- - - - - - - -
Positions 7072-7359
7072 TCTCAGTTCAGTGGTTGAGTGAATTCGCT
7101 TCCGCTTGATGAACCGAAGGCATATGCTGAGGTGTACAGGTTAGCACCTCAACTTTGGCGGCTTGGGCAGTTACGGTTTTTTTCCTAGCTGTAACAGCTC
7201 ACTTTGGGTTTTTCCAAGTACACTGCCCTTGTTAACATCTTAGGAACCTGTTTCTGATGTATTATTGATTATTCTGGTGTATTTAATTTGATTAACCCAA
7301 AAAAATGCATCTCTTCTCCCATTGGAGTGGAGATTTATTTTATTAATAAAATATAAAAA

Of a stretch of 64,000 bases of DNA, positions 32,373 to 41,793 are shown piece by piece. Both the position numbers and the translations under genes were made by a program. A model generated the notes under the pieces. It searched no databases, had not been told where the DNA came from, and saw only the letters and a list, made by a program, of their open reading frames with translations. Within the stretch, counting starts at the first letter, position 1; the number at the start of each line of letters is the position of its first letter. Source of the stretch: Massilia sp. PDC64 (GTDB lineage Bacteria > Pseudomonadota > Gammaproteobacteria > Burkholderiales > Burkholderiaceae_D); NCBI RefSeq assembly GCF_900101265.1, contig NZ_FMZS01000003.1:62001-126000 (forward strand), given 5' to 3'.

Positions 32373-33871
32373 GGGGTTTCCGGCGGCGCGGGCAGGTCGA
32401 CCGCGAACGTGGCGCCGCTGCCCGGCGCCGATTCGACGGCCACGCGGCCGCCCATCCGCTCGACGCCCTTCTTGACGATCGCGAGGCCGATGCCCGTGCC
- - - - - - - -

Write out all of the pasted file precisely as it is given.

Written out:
Positions 7072-7359
7072 TCTCAGTTCAGTGGTTGAGTGAATTCGCT
7101 TCCGCTTGATGAACCGAAGGCATATGCTGAGGTGTACAGGTTAGCACCTCAACTTTGGCGGCTTGGGCAGTTACGGTTTTTTTCCTAGCTGTAACAGCTC
7201 ACTTTGGGTTTTTCCAAGTACACTGCCCTTGTTAACATCTTAGGAACCTGTTTCTGATGTATTATTGATTATTCTGGTGTATTTAATTTGATTAACCCAA
7301 AAAAATGCATCTCTTCTCCCATTGGAGTGGAGATTTATTTTATTAATAAAATATAAAAA

Of a stretch of 64,000 bases of DNA, positions 32,373 to 41,793 are shown piece by piece. Both the position numbers and the translations under genes were made by a program. A model generated the notes under the pieces. It searched no databases, had not been told where the DNA came from, and saw only the letters and a list, made by a program, of their open reading frames with translations. Within the stretch, counting starts at the first letter, position 1; the number at the start of each line of letters is the position of its first letter. Source of the stretch: Massilia sp. PDC64 (GTDB lineage Bacteria > Pseudomonadota > Gammaproteobacteria > Burkholderiales > Burkholderiaceae_D); NCBI RefSeq assembly GCF_900101265.1, contig NZ_FMZS01000003.1:62001-126000 (forward strand), given 5' to 3'.

Positions 32373-33871
32373 GGGGTTTCCGGCGGCGCGGGCAGGTCGA
32401 CCGCGAACGTGGCGCCGCTGCCCGGCGCCGATTCGACGGCCACGCGGCCGCCCATCCGCTCGACGCCCTTCTTGACGATCGCGAGGCCGATGCCCGTGCC